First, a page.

TIMING is everything. The focus of Fine Gael leader Enda Kenny’s press conference in Cavan yesterday was meant to be a new party report outlining ways of boosting economic development in the border counties.
The press conference began at noon, and had been well publicised, with party headquarters notifying the media about the event on Monday.
But a spanner was thrown in the works.
FG TD Lucinda Creighton was taking part in the morning session of the MacGill Summer School in Donegal, which began at 11am. Her office circulated her speech to the media at around 10.50am.
The speech could not have been any blunter. Ms Creighton called for an end to “cute-hoor politics” within her own party, following Fine Gael’s acceptance of a donation from a NAMA-bound developer at a golf classic last week.
“There can be no room in Fine Gael for the cute-hoor politics which has defined and tainted Irish public life like an incurable cancer.
“We cannot be satisfied with low standards in high places. Fine Gael in Government must be much more than simply ‘Fianna Fáil Light’,” she said.
Needless to say, given the recent split within the party, in which Ms Creighton supported the failed leadership challenger Richard Bruton, the speech was immediately seen as an attack on Mr Kenny, who played in the golf classic and who, after taking over as leader in 2002, reversed his predecessor Michael Noonan’s decision to stop taking corporate donations.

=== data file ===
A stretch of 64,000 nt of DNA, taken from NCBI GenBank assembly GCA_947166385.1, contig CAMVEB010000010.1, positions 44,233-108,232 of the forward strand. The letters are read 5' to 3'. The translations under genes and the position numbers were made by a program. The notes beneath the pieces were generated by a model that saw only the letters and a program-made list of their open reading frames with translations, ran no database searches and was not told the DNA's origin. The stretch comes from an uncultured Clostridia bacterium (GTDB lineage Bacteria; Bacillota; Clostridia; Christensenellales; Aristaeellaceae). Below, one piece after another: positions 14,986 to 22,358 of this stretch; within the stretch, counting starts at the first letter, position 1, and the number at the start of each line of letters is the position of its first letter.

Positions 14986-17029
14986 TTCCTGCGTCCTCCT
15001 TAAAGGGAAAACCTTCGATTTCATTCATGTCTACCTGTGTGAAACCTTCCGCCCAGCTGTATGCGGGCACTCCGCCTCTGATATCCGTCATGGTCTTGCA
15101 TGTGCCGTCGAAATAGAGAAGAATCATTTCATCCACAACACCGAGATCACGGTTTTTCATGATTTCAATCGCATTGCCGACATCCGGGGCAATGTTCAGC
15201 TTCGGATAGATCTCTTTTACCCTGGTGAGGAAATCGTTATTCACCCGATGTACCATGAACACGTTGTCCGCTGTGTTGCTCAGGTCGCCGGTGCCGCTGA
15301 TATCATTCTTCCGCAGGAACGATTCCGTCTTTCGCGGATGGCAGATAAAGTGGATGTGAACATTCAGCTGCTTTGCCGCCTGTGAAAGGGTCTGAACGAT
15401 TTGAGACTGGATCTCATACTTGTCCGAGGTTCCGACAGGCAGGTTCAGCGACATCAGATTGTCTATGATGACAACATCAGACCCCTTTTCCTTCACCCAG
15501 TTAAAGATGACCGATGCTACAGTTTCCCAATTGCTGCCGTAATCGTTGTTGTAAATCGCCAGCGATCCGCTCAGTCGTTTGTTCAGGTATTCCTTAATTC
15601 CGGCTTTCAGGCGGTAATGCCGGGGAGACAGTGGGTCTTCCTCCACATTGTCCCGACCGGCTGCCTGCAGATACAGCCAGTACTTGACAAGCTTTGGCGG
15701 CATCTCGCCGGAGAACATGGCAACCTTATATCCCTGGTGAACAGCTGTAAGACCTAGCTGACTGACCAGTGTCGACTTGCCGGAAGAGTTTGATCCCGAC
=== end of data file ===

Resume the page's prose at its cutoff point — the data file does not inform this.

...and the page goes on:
Ms Creighton denied in a subsequent radio interview that the speech was related to the failed heave. But that was the way the media saw it, and as a result, Mr Kenny was peppered with questions at his press conference.
He said he couldn’t comment on the speech, as he hadn’t read it yet, but was forced to defend FG’s donations policy.
“I will say this: Fine Gael’s activities are all perfectly legitimate and within the law,” he said.
All of which is true, of course, but as the old saying goes, when you’re explaining, you’re losing. Ms Creighton’s speech forced Enda Kenny on the back foot in circumstances where FG desperately wants to be seen to be moving forward. A day that was supposed to involve a good news cycle suddenly turned into a bad one.
Ms Creighton will believe she was 100% right and that it needed to be said. But her comments sparked another dispute of the kind that would not occur in a united, disciplined party focused on winning the next election.
FG is still focused on questions over its leader, to the detriment of the party. Mr Kenny must sometimes wonder why he gets all the blame for FG’s woes, when his TDs are doing a fine job themselves of damaging the party’s election prospects.
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